Dimmest galaxy may illuminate dark matter
WASHINGTON (Reuters) -- As galaxies go, Andromeda IX is a mighty dim bulb.
In fact, it is dimmest galaxy ever detected, which means it could give clues to the mysterious dark matter that appears to be pushing regular matter around. And it's right in our cosmic back yard.
Andromeda IX is a small satellite of the Andromeda galaxy, the Milky Way's closest galactic neighbor at a distance of about 2 million light-years from Earth. A light-year is about 6 trillion miles, the distance light travels in a year.
Astronomers making a map of one-quarter of the sky found it by concentrating on a diffuse clump of stars that turned out to be the tiny galaxy. The discovery was the subject of a presentation Monday at a meeting of the American Astronomical Society in Denver.
How dim is Andromeda IX?
At least twice as faint as the previous record holder, and so diffuse that it appears 100 times dimmer than the night sky. Astronomers spotted it with instruments involved in the Sloan Digital Sky Survey, the sky-mapping project.
Astronomer Daniel Zucker said Andromeda IX fits the profile for the small, dim galaxies that cosmic theorists predict should exist as leftovers from the formation of big galaxies.
How small can a galaxy be?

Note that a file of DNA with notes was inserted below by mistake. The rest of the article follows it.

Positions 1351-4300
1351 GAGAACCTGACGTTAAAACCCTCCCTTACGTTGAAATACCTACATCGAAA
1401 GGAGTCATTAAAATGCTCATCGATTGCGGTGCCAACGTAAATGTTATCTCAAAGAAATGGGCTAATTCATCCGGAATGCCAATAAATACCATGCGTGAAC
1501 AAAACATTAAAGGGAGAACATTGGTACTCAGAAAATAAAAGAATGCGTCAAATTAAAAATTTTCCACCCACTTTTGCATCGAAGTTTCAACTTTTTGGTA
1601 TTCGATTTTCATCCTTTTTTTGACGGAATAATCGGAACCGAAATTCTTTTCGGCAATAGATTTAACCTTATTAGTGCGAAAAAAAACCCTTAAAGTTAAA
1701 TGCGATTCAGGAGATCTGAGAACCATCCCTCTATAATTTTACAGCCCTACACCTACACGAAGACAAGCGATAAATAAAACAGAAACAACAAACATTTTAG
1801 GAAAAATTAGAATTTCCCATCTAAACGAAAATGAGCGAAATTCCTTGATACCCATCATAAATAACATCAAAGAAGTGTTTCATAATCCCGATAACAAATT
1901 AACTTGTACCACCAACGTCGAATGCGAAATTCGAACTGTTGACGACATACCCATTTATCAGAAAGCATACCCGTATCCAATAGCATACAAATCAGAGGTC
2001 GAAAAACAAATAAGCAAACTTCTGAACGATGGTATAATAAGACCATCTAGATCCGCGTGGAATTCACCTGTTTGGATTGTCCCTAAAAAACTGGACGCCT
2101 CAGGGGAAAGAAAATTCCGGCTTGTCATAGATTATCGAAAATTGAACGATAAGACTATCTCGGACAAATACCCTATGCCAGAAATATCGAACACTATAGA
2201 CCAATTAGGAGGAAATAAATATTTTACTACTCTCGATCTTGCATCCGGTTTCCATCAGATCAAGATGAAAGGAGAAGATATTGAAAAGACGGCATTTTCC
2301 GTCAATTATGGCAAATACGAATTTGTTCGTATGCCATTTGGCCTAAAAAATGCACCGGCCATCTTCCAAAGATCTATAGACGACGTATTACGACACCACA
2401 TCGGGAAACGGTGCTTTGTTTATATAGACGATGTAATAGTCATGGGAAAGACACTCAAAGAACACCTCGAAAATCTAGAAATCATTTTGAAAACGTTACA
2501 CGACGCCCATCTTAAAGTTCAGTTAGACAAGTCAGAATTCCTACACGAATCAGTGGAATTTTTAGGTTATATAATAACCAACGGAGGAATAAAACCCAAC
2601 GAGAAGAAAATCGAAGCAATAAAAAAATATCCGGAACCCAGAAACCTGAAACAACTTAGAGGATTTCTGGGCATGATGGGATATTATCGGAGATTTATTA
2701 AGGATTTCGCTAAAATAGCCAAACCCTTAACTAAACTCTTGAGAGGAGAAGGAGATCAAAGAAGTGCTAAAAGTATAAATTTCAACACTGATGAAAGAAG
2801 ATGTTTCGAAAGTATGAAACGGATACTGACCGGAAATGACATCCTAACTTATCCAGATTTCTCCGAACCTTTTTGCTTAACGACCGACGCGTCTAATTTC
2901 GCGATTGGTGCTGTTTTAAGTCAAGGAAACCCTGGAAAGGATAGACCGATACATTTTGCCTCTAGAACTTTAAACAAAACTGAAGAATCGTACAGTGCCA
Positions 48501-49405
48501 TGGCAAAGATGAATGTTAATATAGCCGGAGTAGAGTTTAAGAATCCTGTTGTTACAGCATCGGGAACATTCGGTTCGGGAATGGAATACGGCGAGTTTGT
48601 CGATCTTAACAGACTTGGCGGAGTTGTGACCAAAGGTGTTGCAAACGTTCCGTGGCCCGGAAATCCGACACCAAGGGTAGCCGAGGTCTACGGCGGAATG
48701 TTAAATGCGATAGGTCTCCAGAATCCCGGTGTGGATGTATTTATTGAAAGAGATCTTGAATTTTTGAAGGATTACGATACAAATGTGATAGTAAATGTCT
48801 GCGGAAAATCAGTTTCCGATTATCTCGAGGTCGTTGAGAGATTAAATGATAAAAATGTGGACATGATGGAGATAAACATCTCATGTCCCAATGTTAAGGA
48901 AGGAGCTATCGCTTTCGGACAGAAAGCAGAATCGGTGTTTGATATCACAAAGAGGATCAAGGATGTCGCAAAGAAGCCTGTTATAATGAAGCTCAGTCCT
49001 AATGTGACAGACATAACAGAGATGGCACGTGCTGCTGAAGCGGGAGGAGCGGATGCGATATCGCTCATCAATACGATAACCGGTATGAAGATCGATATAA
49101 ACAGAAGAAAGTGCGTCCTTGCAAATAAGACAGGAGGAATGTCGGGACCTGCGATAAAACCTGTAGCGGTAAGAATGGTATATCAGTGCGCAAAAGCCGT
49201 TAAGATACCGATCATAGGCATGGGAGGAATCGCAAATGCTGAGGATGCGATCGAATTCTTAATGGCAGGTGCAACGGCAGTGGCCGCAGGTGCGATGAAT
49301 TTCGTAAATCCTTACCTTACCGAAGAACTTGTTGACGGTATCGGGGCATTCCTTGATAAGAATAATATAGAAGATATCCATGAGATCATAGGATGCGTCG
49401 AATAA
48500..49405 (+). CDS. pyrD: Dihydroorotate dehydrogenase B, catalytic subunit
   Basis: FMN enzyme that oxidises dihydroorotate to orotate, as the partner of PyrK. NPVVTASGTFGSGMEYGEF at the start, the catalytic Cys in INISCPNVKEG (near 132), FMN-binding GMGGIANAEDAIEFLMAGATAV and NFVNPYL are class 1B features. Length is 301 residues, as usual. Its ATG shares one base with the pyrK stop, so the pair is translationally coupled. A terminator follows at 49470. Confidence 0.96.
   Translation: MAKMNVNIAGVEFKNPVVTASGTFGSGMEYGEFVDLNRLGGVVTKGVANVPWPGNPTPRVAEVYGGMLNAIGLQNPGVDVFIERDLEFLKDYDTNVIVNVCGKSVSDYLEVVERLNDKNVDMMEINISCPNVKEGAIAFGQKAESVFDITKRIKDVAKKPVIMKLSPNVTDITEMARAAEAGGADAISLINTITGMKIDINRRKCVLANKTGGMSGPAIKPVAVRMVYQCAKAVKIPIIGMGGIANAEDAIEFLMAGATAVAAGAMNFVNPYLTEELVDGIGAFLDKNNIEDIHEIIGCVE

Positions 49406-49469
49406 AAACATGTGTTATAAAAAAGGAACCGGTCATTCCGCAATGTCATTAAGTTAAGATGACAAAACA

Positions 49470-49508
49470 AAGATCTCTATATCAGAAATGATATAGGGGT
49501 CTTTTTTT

These little galaxies have never been detected before, but Andromeda IX might be one, and could help uncover more information about how dark matter behaves, Zucker said by telephone from the Max Planck Institute for Astronomy in Heidelberg, Germany.
These small galaxies have has such scanty supplies of stars that they are extremely hard to spot, Zucker said.
"We found Andromeda IX from a couple dozen of its brightest stars," he wrote in an e-mail. "This raises the question, 'How small can a galaxy actually be?'"
Theorists believe dark matter clumped together quicker than regular matter -- the stuff that makes up stars, planets, human beings and everything else on Earth -- after the theoretical Big Bang explosion some 13 billion years ago.
These clumps of dark matter are the seeds for the formation of galaxies, but current theories indicate there should be a large number of these dark matter seeds -- from about 50 to several hundred of them -- floating around in our cosmic neighborhood without having been absorbed into larger galaxies, Zucker said.
"If you have the seed of dark matter with maybe some stars associated with it, you would probably have a little galaxy," he said. "But the problem is that we haven't found these."
Andromeda IX might be the first of these mini-galaxies associated with free-floating dark matter, but this has not been confirmed. Astronomers may know more when they train their instruments on several other patches of faint stars in that area of the sky in a few months.